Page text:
On Multiple Foreground Cosegmentation

Paper, FlickrMFC Dataset, and Matlab toolbox are now available.



Matlab code

  1. Download our Matlab toolbox.

    1. Note that this toolbox was re-written for the instruction purpose.

    2. The code includes very primitive Foreground models: (1) GMM and (2) SPM with a single level. They are much simpler than those I used in the paper.

    3. We try to naively follow the algorithm presented in the paper, without including any sophisticated features that were used for experiments.

    4. (Last update: 07/20/2012) Please note that this beta toolbox may be frequently updated for a while.

  2. Please carefully read our README.txt before using our code.

  3. Please cite our CVPR12 Paper if you use or are inspired by this code/work.

  4. If you find any bugs, please email me.

FlickrMFC Dataset

  1. Download FlickrMFC dataset (FlickrMFCdataset.zip).

    1. Last update is July 13, 2012.

    2. You can see the usage instruction and the examples of images and ground truths in the README.pdf.

FlickrMFC apple
FlickrMFC cow

Figure 3. Examples of apple+picking and cow+pasture groups in FlickrMFC dataset.


Motivation of Research

This project aims at cosgementing a general user's photo stream. The following figure shows sampled images from an apple+picking photo stream of Flickr, which follow an ordinary user's photo-taking pattern.

  • A series of photos are taken for a specific moment.

  • A number of foregrounds (i.e., subjects of interest) are finite.

  • Each image contains an unknown subset of foregrounds.

For example, two girls (in red and blue), one baby, and apple buckets repeatedly but irregularly appear in the photo stream. Unfortunately, such a content-misaligned set of images would not be explicitly addressed yet by existing cosegmentation algorithms.


Figure 1. Motivation for multiple foreground cosegmentation.


Our approach alternates between two subtasks: foreground modeling, and region assignment. The foreground modeling step learns the appearance models of K foregrounds and the background, which can be accomplished by using any existing region classifiers or their combinations. Our major technical novelty lies in the region assignment step, which is formulated as welfare maximization in combinatorial auction. We first oversegment each image into a set of multiple small segments. In analogy, given a set of segments (items), the foreground models (bidders or buyers) submit a set of foreground candidates (package bids) that they want to take. Then, a small number of feasible foreground candidates are chosen among all submitted ones in order to maximize the overall values. The general welfare maximization (or winner determination) problem is NP-complete and inapproximable. In this paper, we propose a tractable method by leveraging structural properties that are commonly observed in the image space. Please see the details in the paper or CVPR oral slides.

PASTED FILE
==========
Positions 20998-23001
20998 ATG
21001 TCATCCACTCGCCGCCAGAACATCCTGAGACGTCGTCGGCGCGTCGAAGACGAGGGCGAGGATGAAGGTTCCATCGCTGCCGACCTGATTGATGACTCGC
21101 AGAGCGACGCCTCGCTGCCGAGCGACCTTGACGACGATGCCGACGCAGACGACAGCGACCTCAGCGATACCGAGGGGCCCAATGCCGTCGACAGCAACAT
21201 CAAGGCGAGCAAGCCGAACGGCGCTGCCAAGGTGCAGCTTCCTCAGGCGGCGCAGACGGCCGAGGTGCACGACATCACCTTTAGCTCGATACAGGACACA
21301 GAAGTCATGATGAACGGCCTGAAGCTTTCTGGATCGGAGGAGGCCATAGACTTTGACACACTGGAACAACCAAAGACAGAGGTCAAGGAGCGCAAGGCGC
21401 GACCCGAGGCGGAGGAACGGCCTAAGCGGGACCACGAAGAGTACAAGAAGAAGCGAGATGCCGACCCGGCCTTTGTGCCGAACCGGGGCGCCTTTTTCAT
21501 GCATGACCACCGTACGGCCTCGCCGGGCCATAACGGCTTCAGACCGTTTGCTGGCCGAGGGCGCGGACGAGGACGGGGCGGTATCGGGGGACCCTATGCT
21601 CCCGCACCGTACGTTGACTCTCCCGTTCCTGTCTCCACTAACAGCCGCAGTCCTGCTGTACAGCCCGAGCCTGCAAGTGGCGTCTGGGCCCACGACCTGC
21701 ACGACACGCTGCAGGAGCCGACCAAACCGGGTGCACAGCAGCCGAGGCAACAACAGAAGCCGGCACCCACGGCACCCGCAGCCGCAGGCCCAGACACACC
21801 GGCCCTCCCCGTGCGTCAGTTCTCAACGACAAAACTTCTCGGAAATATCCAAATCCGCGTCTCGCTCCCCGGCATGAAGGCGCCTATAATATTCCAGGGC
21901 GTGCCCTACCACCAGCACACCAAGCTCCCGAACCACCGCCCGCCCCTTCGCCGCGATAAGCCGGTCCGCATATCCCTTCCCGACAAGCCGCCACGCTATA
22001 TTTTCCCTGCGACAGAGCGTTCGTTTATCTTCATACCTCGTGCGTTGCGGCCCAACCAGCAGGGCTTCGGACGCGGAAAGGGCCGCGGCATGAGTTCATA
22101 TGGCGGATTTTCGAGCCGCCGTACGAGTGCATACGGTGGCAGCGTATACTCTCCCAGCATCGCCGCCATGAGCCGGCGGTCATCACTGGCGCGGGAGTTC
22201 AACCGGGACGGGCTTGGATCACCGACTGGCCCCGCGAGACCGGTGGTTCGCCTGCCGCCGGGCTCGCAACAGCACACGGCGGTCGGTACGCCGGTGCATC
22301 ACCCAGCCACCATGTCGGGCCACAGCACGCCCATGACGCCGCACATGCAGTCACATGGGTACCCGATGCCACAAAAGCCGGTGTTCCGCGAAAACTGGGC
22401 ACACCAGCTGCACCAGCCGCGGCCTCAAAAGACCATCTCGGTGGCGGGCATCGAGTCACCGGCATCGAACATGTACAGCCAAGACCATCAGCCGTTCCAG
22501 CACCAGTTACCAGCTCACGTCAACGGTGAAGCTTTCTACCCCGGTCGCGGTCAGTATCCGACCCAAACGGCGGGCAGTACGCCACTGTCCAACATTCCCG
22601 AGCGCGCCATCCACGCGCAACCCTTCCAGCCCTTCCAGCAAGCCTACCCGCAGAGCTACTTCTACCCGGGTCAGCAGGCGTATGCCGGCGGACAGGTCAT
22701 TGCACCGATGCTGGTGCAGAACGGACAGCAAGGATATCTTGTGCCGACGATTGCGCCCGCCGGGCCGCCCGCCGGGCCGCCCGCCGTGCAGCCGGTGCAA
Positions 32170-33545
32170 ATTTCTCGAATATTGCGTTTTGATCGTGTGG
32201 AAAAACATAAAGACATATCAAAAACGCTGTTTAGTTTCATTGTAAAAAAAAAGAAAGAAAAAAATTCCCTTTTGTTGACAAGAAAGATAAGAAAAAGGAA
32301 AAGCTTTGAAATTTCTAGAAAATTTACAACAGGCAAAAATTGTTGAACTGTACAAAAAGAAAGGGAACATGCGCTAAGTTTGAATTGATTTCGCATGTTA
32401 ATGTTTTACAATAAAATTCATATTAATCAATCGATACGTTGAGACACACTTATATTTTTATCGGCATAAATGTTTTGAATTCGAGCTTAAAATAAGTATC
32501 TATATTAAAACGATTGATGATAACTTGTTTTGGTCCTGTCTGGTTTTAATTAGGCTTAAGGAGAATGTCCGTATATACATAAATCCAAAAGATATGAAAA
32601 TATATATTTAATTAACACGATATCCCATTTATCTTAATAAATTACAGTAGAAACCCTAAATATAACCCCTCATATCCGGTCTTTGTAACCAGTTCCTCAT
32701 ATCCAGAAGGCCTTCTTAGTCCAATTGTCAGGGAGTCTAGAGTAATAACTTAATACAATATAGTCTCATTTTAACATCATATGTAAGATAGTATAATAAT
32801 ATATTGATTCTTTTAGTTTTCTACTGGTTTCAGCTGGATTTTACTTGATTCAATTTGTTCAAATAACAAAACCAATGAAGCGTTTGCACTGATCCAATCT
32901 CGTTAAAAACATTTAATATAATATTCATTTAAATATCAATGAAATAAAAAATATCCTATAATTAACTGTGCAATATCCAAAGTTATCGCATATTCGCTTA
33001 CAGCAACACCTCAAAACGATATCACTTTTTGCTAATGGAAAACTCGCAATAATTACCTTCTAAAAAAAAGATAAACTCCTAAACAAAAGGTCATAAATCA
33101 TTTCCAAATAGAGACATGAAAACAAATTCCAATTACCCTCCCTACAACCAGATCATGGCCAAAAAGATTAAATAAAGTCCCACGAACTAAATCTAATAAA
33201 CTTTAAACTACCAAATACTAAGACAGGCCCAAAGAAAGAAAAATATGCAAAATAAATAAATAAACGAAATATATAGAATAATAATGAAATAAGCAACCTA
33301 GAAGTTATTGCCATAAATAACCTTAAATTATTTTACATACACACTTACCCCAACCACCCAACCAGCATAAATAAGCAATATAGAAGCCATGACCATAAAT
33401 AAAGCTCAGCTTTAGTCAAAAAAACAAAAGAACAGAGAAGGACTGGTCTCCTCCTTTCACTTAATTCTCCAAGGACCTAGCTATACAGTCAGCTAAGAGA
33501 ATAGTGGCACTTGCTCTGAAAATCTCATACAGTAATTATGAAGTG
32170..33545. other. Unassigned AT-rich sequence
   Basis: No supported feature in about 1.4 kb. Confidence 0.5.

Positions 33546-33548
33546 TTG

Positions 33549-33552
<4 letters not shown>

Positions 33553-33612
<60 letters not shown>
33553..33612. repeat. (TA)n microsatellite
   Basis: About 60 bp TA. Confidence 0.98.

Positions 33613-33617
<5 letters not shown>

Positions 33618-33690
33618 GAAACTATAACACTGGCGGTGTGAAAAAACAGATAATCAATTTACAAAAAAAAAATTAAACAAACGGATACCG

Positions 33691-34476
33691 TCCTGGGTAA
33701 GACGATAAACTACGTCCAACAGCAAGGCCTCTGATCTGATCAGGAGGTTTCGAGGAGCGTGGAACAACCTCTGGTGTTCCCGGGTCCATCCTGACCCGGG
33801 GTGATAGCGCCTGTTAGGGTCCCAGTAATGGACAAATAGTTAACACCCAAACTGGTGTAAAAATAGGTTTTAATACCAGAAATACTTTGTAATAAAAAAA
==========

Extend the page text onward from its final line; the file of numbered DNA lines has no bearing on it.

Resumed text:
Some segmentation examples of Flickr and ImageNet datasets are as follows.

result flickr
result imagenet

Figure 2. Examples of multiple foreground cosegmentation on Flickr and ImageNet datasets.

Take-home Message

We believe that this mid-level combinatorial optimization is very promising for image segmentation. Instead of relying on complicated ML algorithms or high-order models, we can just enumerate the cases (or hypotheses) of best segmentation not in a brute-force but in a smart way, by using state-of-art region descriptors and classifiers. Our previous paper in ICCV 2011, based on submodular optimization, lies in the same line of thought.


  • This research is supported by Google, NSF IIS-0713379, and NSF DBI-0640543.